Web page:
You may have seen in the news this week that there has been an increase in Scarlet Fever and invasive Group A Strep infections in children.
Parents and carers know their children best, so Devon County Council (DCC) want to remind you of the symptoms for both illnesses and share advice on what to do if you are concerned about your child.
What is Scarlet Fever?
Scarlet fever is a common childhood infection which is usually a mild illness treated with antibiotics, but it is highly infectious.
It is caused by bacteria called ‘group A streptococci’. These bacteria also cause other respiratory and skin infections such as strep throat and impetigo.
In very rare occasions, the bacteria can get into the bloodstream and cause an illness called invasive group A strep. While still uncommon, there has been an increase in invasive goup A strep cases this year, particularly in children under 10 year old.
What are the symptoms of Scarlet Fever?
The early symptoms of scarlet fever include sore throat, headache, fever, nausea and vomiting.
After 12 to 48 hours, the characteristic red, pinhead rash develops, typically first appearing on the chest and stomach, then rapidly spreading to other areas, and giving the skin a sandpaper-like texture.
The scarlet rash may be harder to spot on darker skin, although the ‘sandpaper’ feel should be there.
Patients typically have flushed cheeks and may be pale around the mouth. They might also develop a bright red ‘strawberry’ tongue.
What is invasive Group A Strep (iGAS)?
Group A streptococcus (GAS) is a common bacteria. Lots of us carry it in our throats and on our skin and it doesn’t always result in illness.
The most serious infections linked to GAS come from invasive group A strep, known as iGAS. In rare cases, an iGAS infection can be fatal.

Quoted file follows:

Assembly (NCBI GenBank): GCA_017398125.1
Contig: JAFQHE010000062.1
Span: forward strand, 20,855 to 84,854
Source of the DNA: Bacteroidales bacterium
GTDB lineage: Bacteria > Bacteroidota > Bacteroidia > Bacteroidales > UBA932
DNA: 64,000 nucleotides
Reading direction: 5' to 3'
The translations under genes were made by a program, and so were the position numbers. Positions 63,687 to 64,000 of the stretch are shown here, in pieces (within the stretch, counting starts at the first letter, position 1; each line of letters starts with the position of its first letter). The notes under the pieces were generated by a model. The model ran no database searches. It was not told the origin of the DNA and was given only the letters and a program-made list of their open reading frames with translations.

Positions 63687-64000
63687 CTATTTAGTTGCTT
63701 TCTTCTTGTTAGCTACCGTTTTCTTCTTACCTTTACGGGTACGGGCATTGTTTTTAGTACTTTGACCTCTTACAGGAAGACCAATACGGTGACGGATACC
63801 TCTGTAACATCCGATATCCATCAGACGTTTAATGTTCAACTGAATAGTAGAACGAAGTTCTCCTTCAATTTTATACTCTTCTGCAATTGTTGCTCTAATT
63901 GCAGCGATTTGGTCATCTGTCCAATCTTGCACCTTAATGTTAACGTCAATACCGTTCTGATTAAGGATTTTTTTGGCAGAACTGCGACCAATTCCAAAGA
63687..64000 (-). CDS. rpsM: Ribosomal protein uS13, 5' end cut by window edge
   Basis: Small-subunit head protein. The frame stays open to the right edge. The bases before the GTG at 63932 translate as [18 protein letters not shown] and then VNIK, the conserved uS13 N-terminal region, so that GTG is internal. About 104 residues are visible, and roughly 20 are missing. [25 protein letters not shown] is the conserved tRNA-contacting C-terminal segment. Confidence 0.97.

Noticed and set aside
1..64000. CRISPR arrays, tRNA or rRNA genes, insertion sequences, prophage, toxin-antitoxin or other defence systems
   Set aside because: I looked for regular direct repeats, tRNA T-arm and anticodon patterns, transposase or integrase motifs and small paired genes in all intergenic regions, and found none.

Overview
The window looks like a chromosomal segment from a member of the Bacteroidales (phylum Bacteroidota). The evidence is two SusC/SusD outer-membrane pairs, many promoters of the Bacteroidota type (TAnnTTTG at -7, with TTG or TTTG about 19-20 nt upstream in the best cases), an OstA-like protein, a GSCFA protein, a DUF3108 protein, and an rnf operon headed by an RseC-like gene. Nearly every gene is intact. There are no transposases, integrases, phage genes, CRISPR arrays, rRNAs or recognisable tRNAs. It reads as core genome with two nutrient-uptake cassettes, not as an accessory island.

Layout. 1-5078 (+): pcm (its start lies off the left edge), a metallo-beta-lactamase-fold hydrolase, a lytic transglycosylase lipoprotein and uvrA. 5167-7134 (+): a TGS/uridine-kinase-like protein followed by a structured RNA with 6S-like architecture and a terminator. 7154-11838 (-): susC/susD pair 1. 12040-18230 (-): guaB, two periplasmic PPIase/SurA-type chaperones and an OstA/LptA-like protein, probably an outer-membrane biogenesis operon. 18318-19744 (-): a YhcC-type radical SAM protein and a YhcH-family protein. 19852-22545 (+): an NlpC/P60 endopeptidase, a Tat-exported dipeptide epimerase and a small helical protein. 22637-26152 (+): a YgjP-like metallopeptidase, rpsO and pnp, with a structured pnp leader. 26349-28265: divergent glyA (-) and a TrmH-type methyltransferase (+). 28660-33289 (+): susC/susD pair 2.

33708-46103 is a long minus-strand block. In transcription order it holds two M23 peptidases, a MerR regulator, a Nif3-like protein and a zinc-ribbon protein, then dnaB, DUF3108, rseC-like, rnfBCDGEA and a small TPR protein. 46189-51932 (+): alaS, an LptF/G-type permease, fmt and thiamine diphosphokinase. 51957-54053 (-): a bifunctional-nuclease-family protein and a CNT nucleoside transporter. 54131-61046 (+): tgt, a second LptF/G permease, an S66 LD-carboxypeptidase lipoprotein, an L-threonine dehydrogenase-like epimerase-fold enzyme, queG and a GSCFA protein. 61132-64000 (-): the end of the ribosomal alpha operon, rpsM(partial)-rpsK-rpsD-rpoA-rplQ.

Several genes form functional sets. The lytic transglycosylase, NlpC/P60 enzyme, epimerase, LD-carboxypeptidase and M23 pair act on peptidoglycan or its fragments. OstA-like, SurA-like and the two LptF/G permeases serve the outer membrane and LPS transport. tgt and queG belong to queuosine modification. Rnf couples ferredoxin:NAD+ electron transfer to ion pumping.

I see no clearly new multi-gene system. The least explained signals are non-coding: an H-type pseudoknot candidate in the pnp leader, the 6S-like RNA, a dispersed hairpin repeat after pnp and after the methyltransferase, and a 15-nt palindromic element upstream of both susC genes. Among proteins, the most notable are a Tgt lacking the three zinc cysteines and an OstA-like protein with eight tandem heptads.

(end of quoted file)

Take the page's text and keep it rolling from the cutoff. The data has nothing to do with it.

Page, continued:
Strep A infection is spread by close contact with an infected person and can be passed on through coughs and sneezes or from a wound.
Good hand and respiratory hygiene are important for stopping the spread of many bugs.–
By teaching your child how to wash their hands properly with soap and warm water for 20 seconds, using a tissue to catch coughs and sneezes, and keeping away from others when feeling unwell, they will be able to reduce the risk of picking up, or spreading, infections.
You can help stop the spread of infection at home through frequent hand washing and by not sharing eating cutlery, clothes, bedding and towels. All used tissues should be binned immediately.
When should I seek medical help?
If you think you or your child might have scarlet fever:
- contact your GP or NHS 111 as soon as possible. Early treatment with antibiotics is important to reduce the risk of complications such as pneumonia or a bloodstream infection
- make sure your or your child completes the full course of any antibiotics prescribed
- stay at home, away from nursery, school or work, for at least 24 hours after the start of antibiotic treatment to avoid spreading the infection to others
Contact NHS 111 or your GP if:
- your child is getting worse
- your child is feeding or eating much less than normal
- your child has had a dry nappy for 12 hours or more or shows other signs of dehydration
- your baby is under 3 months and has a temperature of 38C, or is older than 3 months and has a temperature of 39C or higher
- your baby feels hotter than usual when you touch their back or chest, or feels sweaty
- your child is very tired or irritable
Call 999 or go to A&E if:
- your child is having difficulty breathing – you may notice grunting noises or their tummy sucking under their ribs
- there are pauses when your child breathes
- your child’s skin, tongue or lips are blue
- your child is floppy and will not wake up or stay awake